Monday, January 30, 2017


January is the calm before the storm in the winery.  The 2016s are on their last stages of their secondary fermentation.  Once that is completed, then the wine has to be racked into barrels or other maturation containers, ridding the wine of the spent yeast (lees) sediment.

The lees add complexity to the wine but once the secondary is complete there's a fine line where the complexity can become too overbearing.

The wines are tasting good and I am looking forward to racking the wine off the sediment. I monitor the bubbles every day at this juncture and await the secondary completion with baited breath.

The winter has been as snowy and cold as I have seen it in at least a decade.  The vines are unscathed however with no evident damage but I anticipate a later than normal bud break which probably corresponds to a later harvest.  We've been spoiled with early harvests the last three years. La Nina is probably not my favorite phenomenon.

As soon as it warms up some, I will begin spring pruning.  It is a time consuming process but a rather satisfying endeavor combining art and science.  I like to leave only 14-16 buds per vine for the new crop but I tend to not count any more.

We picked the remaining Cabernet Franc in 12-degree weather on January 3rd and made a light port wine. I am excited about this. Not sure how it will mature, though.  Could be a couple years before it is ready.

Bottled some 2015 Cabernet Franc and 2015 Malbec for release in May.

2014 Merlot and Red Blend are still available.

All for now…Looking forward to getting out in the vineyard when it thaws out!



Saturday, October 22, 2016


Except for some Cabernet Franc left on the vine for a possible Ice wine if weather gets cold enough, or a late harvest dessert wine, all other grapes have been picked.

It has been wild and hectic with 5 weekends in a row of picking and crushing.  Each trip, we pick close to a ½ ton of grapes and crush them and transfer the must to fermenters.  I like to inoculate them with yeast immediately and am a big fan of cool and slow fermentations which keep as much of the fruitiness intact as possible.

The weather cooperated nicely, except for rain on the last trip, and the grapes are gorgeous.  Good sugars, good color, good acids.  I am excited for the 2016 crop.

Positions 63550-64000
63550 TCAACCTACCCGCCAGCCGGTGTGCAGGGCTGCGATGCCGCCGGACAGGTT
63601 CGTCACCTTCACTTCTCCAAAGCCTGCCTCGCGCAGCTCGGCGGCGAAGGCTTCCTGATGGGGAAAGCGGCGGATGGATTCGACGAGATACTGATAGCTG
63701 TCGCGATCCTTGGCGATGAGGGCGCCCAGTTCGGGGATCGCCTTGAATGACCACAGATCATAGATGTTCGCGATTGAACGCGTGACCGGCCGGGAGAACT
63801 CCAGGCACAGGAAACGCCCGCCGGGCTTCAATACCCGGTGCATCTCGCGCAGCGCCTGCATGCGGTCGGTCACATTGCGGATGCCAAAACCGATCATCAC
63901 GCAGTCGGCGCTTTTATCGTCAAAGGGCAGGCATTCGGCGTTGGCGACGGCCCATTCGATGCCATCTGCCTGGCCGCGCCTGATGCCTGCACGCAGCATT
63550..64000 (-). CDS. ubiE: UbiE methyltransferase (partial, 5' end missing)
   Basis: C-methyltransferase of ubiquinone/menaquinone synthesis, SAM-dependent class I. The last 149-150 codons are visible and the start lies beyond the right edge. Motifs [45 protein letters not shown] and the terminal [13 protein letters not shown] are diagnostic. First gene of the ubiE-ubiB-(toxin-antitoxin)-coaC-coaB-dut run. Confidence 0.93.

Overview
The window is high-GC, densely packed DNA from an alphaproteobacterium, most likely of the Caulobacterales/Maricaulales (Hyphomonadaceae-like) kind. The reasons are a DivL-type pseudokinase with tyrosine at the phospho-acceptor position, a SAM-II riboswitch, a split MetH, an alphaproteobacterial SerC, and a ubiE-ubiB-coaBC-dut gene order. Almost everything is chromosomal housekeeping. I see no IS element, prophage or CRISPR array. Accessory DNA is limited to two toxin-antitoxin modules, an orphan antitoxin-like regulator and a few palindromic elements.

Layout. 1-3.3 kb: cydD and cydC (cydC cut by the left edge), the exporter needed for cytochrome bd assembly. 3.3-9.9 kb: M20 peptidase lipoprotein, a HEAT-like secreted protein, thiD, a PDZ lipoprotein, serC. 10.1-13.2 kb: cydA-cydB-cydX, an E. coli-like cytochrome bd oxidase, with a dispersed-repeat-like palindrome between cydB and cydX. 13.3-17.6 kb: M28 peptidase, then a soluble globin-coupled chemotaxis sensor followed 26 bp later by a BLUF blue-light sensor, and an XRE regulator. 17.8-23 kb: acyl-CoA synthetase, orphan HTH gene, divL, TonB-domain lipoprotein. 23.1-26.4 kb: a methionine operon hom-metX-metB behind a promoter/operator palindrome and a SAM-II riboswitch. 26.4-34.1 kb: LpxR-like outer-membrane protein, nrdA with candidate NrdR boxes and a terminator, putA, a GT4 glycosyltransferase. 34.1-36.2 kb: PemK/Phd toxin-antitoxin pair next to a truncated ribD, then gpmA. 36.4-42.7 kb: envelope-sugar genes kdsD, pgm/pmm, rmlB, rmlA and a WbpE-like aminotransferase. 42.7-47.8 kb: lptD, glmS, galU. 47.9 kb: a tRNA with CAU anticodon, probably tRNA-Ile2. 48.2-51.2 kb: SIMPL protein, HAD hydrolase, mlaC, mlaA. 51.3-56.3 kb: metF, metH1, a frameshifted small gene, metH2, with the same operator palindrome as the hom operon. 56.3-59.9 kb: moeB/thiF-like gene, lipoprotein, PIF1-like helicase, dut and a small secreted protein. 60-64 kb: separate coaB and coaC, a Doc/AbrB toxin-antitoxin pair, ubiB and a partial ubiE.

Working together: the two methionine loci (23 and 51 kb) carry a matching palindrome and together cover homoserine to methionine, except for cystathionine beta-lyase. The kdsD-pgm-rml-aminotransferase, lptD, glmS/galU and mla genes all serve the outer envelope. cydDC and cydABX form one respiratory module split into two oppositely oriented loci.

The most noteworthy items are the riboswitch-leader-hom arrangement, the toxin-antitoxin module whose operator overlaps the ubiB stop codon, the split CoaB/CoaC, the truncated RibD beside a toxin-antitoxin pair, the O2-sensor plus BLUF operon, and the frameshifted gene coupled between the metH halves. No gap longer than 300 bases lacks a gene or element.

After about 8 days of fermentation with the fermentation not quite fermented to dryness, I press off the juice (or perform free run) into air tight containers and inoculate them with malolactic culture which will change the harsher malic acid to the softer lactic (think yoghurt) acid over time.  Malo works slower than yeast so it will do it's work over the course of a few months.

At some point in the process, I determine which wines will go into stainless, glass, or oak containers.

I have a couple more weeks of pressing to do but the Cab Franc Rosé, Roussanne, Malbec, Merlot, and about ½ of the Syrah are pressed. The rest of the Syrah and the Cabernet Sauvignon remain to be crushed in the coming two weeks.

The Roussanne was whole cluster pressed but the other varieties are all free run which means only the free running juice is used.  I lose some volume with this method but prefer the finished wine to have fewer harsh tannins which occur with pressing.

I am considering pressing the Cabernet Sauvignon but the verdict is still out on that.  I might want more structure to the Cab since the fruit is so pristine at the moment.

I had lots of volunteer help and needless to say, it would have been difficult to accomplish this level of production without them.  I am truly grateful.

All for now… I have pressing matters to attend to!



Wednesday, August 10, 2016


A good wine begins in the vineyard! The 2016 growing season, as with 2015 season, has been extraordinary for the grapes. As I write this currently the Syrah is about 50% into Veraison which is the softening and purpling of the grapes. The other varieties are just starting Veraison which is earlier than normal corresponding to a harvest which will begin probably Sept 10th and run a month to 6 weeks depending upon variety and ripeness.

We have finished netting the grapes as both the Brewster site and the Othello site lie in heavily populated aviary areas. We also have to tie the nets shut at the bottom as the birds have an uncanny ability to find any opening to procure their precious grapes.

In any rows in the past where we did not net up, the grapevines were gleaned clean. The nets don’t help with the black bears in Brewster, however, as they use their long fingernails to meticulously pick each and every berry through the nets. They only skirt the outlying rows however, so I tolerate their hard work and enthusiasm as they truly appreciate Silent Owl grapes.

The sugars are just breaking the teens at 12-13 brix. The final sugars should be a measure of 22 to 26 brix and they will gain about 2 points per week for the next couple of weeks and then slow down somewhat.

The varieties mature at different dates which I am thankful for so that not all harvest, crush, etc. has to be done at the same time. Chronologically we have historically picked in the following order:

Cabernet Franc
Cabernet Sauvignon

I'm looking for a sugar level of 24-26 and medium texture brown seeds with little to no shrivel. This gives me what I need for wines with good structure without being overbearingly ripe or alcoholic.

Note, this year, if all goes well I will be trying a Cabernet Franc Rosé. I will process them the same as the Roussanne which is to whole cluster press them lightly, discard the skins and ferment the juice slow and cold (around 55 degrees).

I’m excited to get going into harvest and plan to keep you updated. Need wine for Labor Day? Our 2014 wines are available now.